However, if your api is for the end user and does not need to be modified, it is better to directly return to the List. For example, the function is in the Controller.

5. Use less or no parallel streams

There are many problems with Java's parallel flow. These problems are frequently trampled on by people unfamiliar with concurrent programming. It's not that parallel streaming is bad, but if you find that your team always stumbles on it, you will not hesitate to reduce the frequency of recommendation.

Thread safety is an old-fashioned problem of parallel flow. In the process of iteration, if thread unsafe classes are used, problems are easy to occur. For example, the following code runs incorrectly in most cases.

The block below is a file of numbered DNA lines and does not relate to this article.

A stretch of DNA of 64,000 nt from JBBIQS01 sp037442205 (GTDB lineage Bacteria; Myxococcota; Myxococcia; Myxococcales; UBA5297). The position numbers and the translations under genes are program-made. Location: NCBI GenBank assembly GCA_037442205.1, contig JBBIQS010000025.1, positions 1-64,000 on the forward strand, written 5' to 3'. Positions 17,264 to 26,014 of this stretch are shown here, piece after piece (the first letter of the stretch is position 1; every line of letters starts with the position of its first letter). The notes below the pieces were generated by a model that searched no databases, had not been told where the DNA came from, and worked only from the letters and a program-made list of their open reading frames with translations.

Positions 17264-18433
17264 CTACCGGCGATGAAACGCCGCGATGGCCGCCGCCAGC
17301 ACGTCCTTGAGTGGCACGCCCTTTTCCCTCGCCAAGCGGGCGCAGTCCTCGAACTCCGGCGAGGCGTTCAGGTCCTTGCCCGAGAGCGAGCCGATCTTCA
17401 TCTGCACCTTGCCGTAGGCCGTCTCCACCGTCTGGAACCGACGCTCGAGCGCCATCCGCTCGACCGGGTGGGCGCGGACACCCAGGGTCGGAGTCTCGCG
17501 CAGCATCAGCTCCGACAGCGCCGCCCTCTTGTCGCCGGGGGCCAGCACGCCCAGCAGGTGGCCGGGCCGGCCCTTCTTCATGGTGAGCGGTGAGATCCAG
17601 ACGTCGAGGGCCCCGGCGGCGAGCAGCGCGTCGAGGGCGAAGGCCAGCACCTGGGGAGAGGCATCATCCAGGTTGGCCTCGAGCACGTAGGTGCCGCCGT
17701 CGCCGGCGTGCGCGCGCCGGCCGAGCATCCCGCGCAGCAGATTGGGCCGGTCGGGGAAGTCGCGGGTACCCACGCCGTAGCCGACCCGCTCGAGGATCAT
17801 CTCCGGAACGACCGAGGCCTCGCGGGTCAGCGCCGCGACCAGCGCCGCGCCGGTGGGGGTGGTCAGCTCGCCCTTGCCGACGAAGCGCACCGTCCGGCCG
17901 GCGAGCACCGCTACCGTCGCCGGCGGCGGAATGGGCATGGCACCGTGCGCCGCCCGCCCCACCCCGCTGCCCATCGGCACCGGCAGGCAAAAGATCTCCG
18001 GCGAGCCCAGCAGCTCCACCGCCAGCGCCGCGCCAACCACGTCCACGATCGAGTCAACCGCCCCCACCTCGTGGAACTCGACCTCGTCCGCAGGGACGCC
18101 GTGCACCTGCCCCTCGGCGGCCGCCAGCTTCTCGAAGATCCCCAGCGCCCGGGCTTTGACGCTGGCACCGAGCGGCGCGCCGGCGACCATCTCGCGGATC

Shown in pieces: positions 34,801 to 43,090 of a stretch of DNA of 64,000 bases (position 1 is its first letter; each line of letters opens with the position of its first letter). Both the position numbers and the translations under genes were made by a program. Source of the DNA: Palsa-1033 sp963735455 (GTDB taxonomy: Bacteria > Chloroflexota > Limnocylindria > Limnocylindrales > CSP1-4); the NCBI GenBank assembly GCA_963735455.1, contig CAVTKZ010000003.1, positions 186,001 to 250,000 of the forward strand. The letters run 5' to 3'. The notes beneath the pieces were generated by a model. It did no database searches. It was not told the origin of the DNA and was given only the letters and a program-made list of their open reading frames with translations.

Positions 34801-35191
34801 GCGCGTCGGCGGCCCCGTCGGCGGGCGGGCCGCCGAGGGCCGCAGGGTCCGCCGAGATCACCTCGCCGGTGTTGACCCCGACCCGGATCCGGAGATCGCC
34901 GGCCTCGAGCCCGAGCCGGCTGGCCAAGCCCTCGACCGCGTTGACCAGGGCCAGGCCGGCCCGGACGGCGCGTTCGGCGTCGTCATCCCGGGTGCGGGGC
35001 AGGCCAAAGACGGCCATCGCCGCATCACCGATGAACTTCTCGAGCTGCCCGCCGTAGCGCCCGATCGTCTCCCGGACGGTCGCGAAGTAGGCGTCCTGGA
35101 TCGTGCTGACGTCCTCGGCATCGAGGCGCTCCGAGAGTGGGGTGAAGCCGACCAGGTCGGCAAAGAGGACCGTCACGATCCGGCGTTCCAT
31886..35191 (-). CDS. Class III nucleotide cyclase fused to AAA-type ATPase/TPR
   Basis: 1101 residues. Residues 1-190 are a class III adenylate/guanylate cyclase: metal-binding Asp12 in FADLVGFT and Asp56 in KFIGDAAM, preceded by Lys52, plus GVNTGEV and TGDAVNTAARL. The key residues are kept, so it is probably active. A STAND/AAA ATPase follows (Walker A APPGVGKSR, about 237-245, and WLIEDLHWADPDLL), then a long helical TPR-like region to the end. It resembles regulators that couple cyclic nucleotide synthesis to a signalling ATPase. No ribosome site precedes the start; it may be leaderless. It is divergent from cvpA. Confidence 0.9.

List transform(List source){
 List dst = new ArrayList<>();
  return dst;
 return dst;

You might say, I'll just change foreach to collect. But note that many developers do not have such awareness. Since the api provides such a function and it makes logical sense, you can't stop others from using it.

Another abuse of parallel flow is that it takes a very long time to perform IO tasks in iterations. Before using parallel streams, do you have a question? Since it is parallel, how is its thread pool configured?

Unfortunately, all parallel streams share a ForkJoinPool. Its size is - 1 by default. In most cases, it is not enough.

If someone runs a time-consuming IO service on a parallel stream, you need to queue even if you perform a simple mathematical operation. The point is, you can't stop other students in the project from using parallel streams, and you can't know what he did.

What can we do? My approach is one size fits all and direct prohibition. Although it is cruel, it avoids the problem.